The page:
From my nearby dispersed campsite, I caught first light on Tin Mountain.

Using Peak Finder app, I was able to verify the name of the mountain.

And saw the sun peek over the crater.

Adventure Date(s):

  • March 3, 2020

Hike Details:

Tips:

  • There is dispersed camping near Ubehebe Crater. The Furnace Creek Visitor Center will provide you with a map detailing authorized areas and rules.
  • Don’t count on cell in the park. The Visitor Center includes sunrise and sunset times on their weather bulletin.
  • I was glad I hiked the direction I did as the sun was behind me and I think I enjoyed better lighting.
  • From the park’s website, download GPS tracks for many of the trails.
  • Ask about specific trails at the Visitor Center and they’ll provide you with a handout.

Resources:

Links:

I participate in the Amazon affiliate program and may receive a commission on qualifying purchases linked in this post. It doesn’t affect your price but it helps support this site.

CA – Death Valley National Park, Zabriskie Point Trailhead (Badlands/Golden/Gower)

It’s hard to resist Zabriskie Point at sunrise. I first experienced it during my 2016 visit when I was in Death Valley for the Superbloom.

The plan was to hike an extended loop including Golden Canyon, Red Cathedral and Gower Gulch. Shortly after sunrise I was on the trail.

There are several smaller loops available. You can start from either the Zabriskie or Golden Canyon Trailheads.

Each junction is clearly marked making it difficult to get lost.

Early morning shadows near the beginning of the badlands trail.

I loved all the ridges and wrinkles.

There was a nice variety of geology to see along the route.

By the time I reached Gorman Gulch I was wishing I’d packed my umbrella. Even though it was only 11am, it was too warm for this winter acclimated body.

Basically you are walking through a sandy wash with plentiful reflection.

Bonus: found the first Phacelia of the season

Adventure Date(s):

  • March 3, 2020

Hike Details:

Tips:

  • There is dispersed camping near Zabriskie Point. The Furnace Creek Visitor Center will provide you with a map detailing authorized areas and rules.
  • Don’t count on cell in the park. The Visitor Center includes sunrise and sunset times on their weather bulletin.
  • I was glad I hiked the direction I did as the sun was behind me and I think I enjoyed better lighting.
  • From the park’s website, download GPS tracks for many of the trails.
  • Ask about specific trails at the Visitor Center and they’ll provide you with a handout.

Resources:

Links:

I participate in the Amazon affiliate program and may receive a commission on qualifying purchases linked in this post. It doesn’t affect your price but it helps support this site.

CA – Death Valley National Park . . . roadside treats and tiny jaunts

March blew in like a lion leaving me with a special treat in the form of snow on Joshua trees along Lee Flat.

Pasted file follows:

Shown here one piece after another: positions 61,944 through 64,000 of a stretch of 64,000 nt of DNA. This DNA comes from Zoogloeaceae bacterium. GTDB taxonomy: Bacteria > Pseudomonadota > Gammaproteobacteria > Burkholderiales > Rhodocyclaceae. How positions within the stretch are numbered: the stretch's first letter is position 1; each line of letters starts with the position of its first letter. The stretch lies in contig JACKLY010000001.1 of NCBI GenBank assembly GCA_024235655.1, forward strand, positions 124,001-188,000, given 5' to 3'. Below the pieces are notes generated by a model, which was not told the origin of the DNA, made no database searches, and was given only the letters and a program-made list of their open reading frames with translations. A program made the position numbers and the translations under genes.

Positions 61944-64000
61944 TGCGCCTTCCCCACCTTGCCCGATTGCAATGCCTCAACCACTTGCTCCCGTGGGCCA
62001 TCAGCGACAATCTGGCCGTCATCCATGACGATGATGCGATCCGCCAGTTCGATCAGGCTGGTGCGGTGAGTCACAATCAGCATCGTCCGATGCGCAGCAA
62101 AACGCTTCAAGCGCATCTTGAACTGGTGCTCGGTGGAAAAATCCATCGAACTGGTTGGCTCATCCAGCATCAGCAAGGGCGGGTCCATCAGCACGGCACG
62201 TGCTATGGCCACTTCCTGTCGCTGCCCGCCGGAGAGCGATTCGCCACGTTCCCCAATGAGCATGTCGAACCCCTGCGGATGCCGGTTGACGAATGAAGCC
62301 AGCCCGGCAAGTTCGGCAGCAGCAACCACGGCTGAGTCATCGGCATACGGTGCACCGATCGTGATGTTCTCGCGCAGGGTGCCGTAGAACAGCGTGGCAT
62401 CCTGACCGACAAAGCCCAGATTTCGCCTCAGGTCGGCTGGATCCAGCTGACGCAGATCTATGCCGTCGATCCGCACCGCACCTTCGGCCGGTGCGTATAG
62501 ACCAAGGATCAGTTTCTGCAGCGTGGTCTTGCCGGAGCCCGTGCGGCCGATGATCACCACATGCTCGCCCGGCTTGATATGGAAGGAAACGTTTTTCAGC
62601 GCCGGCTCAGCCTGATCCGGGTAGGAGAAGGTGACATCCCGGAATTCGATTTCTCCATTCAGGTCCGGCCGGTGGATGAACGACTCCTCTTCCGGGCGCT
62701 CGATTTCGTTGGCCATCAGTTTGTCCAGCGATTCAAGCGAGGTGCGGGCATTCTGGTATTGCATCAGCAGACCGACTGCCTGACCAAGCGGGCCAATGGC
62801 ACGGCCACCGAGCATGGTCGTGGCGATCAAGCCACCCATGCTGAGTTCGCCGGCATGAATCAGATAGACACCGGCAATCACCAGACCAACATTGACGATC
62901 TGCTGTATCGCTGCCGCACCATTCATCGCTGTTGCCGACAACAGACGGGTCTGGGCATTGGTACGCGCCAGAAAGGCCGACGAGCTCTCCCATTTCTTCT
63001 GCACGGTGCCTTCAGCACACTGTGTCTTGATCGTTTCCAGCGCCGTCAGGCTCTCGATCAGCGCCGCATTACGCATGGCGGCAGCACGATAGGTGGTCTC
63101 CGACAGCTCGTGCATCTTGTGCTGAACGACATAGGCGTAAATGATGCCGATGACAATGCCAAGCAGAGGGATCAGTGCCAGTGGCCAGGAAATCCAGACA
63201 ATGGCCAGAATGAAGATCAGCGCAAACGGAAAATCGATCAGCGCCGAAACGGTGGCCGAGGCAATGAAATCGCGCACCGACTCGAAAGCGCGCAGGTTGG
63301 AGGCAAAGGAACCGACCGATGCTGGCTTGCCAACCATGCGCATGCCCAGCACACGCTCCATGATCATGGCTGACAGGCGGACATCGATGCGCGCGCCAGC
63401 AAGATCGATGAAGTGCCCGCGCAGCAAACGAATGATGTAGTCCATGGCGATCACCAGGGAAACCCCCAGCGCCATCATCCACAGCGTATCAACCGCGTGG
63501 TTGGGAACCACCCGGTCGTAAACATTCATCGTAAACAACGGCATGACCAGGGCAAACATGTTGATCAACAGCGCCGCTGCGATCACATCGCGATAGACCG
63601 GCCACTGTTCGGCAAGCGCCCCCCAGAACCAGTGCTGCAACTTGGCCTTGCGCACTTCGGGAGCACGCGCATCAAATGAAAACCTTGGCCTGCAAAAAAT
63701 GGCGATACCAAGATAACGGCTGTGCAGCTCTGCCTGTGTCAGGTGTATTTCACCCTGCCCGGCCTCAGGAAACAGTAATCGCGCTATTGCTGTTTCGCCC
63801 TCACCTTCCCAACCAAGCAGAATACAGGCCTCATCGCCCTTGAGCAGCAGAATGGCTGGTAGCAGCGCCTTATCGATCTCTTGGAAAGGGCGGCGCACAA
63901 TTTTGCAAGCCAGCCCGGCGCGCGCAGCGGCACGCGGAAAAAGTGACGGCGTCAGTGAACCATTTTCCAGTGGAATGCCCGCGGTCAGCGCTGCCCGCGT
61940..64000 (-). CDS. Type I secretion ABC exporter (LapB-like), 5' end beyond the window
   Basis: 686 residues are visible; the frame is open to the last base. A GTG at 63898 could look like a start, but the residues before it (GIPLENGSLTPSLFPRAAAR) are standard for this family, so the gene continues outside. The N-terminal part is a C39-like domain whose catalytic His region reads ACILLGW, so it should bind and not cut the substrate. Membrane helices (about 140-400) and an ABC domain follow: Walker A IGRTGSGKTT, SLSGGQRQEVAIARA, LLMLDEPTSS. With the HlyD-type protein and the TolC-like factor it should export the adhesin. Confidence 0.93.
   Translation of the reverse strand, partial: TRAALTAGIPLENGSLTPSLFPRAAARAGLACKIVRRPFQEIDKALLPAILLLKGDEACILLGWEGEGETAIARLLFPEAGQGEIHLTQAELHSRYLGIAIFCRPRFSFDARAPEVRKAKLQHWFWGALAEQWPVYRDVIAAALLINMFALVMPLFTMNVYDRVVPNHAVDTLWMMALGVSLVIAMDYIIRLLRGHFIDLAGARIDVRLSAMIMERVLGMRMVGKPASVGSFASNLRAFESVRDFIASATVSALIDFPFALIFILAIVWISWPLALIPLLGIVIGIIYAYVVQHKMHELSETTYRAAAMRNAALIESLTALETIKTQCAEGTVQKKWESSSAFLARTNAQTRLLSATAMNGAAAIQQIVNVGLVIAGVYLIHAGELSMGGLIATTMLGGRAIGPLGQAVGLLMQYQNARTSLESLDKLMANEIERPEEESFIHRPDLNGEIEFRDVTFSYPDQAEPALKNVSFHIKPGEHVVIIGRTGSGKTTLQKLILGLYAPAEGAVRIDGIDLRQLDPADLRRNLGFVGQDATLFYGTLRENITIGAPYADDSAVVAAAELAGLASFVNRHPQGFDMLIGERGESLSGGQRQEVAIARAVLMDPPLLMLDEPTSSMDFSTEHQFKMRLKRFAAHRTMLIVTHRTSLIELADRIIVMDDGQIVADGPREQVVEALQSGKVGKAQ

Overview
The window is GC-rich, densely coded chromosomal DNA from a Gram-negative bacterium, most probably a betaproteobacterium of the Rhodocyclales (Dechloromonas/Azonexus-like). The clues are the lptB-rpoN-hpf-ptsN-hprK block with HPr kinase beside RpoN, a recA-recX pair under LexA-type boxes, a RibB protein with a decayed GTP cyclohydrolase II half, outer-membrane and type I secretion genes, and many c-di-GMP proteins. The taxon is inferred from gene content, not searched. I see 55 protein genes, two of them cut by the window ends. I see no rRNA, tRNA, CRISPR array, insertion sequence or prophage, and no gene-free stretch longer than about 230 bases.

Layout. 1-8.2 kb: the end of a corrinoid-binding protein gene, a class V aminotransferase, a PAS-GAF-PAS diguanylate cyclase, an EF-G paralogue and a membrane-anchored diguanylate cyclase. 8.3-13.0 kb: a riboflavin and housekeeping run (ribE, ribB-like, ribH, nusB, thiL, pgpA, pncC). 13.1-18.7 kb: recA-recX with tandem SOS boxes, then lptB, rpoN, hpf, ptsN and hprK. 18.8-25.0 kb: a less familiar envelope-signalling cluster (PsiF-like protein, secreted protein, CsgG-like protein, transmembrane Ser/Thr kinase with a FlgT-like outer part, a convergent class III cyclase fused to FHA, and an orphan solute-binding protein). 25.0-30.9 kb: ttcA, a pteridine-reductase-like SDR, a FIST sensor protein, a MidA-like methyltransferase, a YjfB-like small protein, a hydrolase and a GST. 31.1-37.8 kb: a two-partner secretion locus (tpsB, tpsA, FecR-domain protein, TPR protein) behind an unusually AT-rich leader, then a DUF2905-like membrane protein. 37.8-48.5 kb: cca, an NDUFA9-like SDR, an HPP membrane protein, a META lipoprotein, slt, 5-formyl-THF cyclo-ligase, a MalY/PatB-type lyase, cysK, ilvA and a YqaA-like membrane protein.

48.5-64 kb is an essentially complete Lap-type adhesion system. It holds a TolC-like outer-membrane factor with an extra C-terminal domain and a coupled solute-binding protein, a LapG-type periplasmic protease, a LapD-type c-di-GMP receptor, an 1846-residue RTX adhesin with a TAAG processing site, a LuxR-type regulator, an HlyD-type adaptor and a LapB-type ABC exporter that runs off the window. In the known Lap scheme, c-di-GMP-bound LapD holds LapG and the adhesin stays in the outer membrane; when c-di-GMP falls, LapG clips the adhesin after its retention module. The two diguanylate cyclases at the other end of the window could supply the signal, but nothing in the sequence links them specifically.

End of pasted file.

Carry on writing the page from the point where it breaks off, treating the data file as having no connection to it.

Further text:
With morning light shining on Rainbow Canyon, it was time to stretch my legs.

Father Crowley Point shows where Rainbow Canyon drops off into the valley.

Love the geology of this stretch just southwest of Towne Pass.

I found snow and ice at Towne Pass.

The Salt Creek Trail is a perfect place for a wonder and wander.

It is home to the Pup Fish, a fairly rare species.

I had low expectations about seeing this fish but was I ever in for a surprise. Look at the large blob in the middle. That’s a ton of Pup Fish.

There were numerous ponds and lots of salt flats.

Artists Palette Drive is a favorite late afternoon viewing area to best see the colors. I should have started a little earlier so I could have enjoyed the colors at the far end.

On another day, I visited Borax Works and drove the 20 Mules Canyon, another geology wonder.

Mustard Canyon is GOLD!

Adventure Date(s):

  • March 2 and 7, 2020

Links:

CA – Death Valley National Park, Dante’s Ridge

I met a couple while hiking to Darwin Falls who recommended this hike. It wasn’t on my map nor was it in my extensive Death Valley hiking guide. Since I love ridges and viewpoints, I decided to check it out. Worse case, I’d go with a Plan B.

There are two hiking viewpoints from this parking area. I headed north. The first stretch to the top of the visible peak is very busy.

I enjoyed the views down into the salt flats.If you didn’t know better you might think you were looking at the ocean.

The peak marker was NOT on the obvious peak.

This what’s known as Dante’s Ridge. At the far end is Mount Perry which is a destination and turnaround for many. I was on a time limit and would not make it that far on this visit. The hike has plenty of up and down and up and down and around and around. This unmaintained trail (route) was in pretty good shape for the section I hiked and easy to follow.

This was my turnaround point. It was hard to see how the trail would traverse the next ridge.

Adventure Date(s):

  • March 3, 2019

Resources:

Links:

CA – Death Valley National Park, Darwin Falls

Although I was on a mission to find wildflowers, I’m always in need of distractions enroute as I don’t enjoy long distance driving. A diversion from Highway 395 to Death Valley was a logical choice. I stopped and hiked around a few overlook areas on my way to find a camping spot for the night.

Pretty nice campsite view. It made for some great sunset and sunrise views, although it was a bit windy.